WHY THE SHOULD-BE-HAPPY HOLIDAYS STRESS US OUT
And How To Deal With It Naturally
Even though it feels like it was just March yesterday, the holidays are here. Sure that usually means fun Friendsgivings and a rocking NYE party (though who knows that that means this year), but it also means midnight amazon cart filling and houseguests up in your space. And these days with COVID, many are avoiding seeing too many people which can mean guilt, stress and walking the tightrope of safety and family interactions or feeling that we are not really celebrating.
For many of us, it’s both equal parts fun and chaos, and that up and down is stressful. Here’s how to chill out naturally (without too many eggnogs) this holiday season and beyond.
Stress: What It Is And Why You Feel It
Eastern Medicine and Stress
In TCM, different organs are associated with different emotions. The Liver, which stores blood and regulates the flow of Qi, is thought to be connected to stress. As a result, you might feel aches or pains under your right ribs, where your liver is, if you’re stressed out.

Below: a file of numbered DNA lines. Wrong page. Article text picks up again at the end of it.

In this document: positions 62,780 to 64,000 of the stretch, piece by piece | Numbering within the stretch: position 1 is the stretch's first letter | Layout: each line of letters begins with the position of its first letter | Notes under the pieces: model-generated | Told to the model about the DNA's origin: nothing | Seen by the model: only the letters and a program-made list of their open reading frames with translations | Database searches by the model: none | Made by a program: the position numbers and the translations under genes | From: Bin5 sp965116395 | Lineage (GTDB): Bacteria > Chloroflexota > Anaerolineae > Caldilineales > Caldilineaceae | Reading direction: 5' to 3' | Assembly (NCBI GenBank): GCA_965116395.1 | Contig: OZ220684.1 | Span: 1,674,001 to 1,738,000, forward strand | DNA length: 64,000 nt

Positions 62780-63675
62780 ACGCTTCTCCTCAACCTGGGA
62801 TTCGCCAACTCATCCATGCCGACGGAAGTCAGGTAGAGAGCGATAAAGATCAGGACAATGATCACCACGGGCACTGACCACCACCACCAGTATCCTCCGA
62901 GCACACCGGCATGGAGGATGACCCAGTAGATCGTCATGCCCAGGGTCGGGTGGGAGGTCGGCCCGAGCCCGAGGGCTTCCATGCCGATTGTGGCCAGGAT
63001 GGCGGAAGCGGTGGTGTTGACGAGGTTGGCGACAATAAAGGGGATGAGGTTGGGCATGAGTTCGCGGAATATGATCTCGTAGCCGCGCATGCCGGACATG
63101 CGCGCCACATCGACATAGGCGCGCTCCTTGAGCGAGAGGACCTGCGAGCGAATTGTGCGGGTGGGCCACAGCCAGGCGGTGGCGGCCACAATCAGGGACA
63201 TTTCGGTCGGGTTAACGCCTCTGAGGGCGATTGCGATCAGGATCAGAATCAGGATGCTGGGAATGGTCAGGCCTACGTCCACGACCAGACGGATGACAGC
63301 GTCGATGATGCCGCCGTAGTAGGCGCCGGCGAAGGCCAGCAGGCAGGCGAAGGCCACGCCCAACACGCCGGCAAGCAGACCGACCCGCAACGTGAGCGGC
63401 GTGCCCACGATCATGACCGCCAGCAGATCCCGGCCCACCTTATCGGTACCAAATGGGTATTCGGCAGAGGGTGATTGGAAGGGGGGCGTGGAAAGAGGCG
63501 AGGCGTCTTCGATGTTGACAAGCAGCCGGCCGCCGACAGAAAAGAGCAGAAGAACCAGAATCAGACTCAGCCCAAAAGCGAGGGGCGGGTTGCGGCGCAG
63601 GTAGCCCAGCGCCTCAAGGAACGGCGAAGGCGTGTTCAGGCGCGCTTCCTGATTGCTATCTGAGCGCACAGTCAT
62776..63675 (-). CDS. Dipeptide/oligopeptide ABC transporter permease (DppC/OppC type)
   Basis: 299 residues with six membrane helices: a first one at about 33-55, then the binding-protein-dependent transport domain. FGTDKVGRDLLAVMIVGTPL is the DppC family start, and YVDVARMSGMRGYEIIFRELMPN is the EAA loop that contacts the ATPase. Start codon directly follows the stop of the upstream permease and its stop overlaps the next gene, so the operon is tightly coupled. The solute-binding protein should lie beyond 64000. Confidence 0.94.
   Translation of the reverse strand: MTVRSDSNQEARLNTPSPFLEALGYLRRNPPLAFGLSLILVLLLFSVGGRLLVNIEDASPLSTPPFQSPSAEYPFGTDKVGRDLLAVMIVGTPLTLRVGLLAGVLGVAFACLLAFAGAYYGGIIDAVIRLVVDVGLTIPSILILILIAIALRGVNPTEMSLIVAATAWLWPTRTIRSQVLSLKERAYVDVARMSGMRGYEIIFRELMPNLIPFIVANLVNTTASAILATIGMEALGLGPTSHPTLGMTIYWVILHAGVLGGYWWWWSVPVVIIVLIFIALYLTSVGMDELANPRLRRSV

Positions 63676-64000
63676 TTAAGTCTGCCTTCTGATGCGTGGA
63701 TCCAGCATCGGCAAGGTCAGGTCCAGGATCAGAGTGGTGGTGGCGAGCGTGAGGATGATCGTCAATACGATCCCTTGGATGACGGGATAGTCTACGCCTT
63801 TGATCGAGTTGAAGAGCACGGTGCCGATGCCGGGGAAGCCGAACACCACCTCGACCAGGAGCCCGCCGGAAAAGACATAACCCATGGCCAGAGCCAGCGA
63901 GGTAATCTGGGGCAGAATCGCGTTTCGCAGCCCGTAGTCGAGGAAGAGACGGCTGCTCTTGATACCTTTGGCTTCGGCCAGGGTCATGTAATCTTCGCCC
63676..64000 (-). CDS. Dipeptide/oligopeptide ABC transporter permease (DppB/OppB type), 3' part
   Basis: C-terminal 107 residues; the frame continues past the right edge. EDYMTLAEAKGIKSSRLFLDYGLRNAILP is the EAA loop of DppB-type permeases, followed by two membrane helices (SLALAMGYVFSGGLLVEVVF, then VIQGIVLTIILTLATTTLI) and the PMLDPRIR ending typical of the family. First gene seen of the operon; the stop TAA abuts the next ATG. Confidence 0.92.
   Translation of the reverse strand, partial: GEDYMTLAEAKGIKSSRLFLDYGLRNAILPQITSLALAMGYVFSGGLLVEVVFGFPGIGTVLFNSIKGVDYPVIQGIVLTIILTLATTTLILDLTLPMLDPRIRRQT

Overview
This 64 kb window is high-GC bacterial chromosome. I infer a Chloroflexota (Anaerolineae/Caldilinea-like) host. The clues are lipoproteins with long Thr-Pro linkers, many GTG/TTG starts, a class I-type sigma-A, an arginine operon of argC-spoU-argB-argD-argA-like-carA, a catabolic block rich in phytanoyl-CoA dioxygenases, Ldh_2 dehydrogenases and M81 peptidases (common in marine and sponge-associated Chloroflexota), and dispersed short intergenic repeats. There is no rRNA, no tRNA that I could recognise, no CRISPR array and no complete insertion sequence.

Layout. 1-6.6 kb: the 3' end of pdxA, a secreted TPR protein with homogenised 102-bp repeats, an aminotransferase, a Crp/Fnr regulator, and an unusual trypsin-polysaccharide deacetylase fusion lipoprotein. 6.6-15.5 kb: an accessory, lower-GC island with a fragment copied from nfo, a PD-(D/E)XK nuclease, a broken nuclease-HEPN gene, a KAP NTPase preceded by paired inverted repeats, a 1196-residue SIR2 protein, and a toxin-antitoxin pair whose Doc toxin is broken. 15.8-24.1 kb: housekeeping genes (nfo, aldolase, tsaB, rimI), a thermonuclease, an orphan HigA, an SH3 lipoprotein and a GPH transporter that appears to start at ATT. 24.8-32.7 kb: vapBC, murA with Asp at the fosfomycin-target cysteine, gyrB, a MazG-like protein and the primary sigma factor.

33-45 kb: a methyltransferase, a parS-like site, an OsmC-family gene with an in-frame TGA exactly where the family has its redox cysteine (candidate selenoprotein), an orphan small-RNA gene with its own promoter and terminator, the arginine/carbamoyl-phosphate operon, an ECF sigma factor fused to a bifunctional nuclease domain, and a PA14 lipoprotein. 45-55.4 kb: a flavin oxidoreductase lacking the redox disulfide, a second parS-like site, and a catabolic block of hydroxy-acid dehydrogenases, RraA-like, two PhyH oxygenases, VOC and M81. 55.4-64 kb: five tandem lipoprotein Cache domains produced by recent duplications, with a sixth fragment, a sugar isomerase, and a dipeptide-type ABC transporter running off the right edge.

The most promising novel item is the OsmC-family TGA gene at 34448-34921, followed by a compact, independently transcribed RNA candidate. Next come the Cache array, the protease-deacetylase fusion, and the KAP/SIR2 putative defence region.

In TCM, a healthy person has a well-balanced flow of Qi (the life force made up of the opposing forces of yin and yan) throughout their mind and body. You can maintain this balance by eating well, staying active, and managing your emotional life.
If your Qi becomes unbalanced, your mind and body may suffer. Stress can block up your Liver, the organ associated with excessive emotions and anger. And since your liver is also the organ that regulates your Qi, too much stress can slow down the flow of Qi. Treatments like acupuncture can help to alleviate stress and rejuvenate the flow of Qi, but there are also herbs and supplements you can take.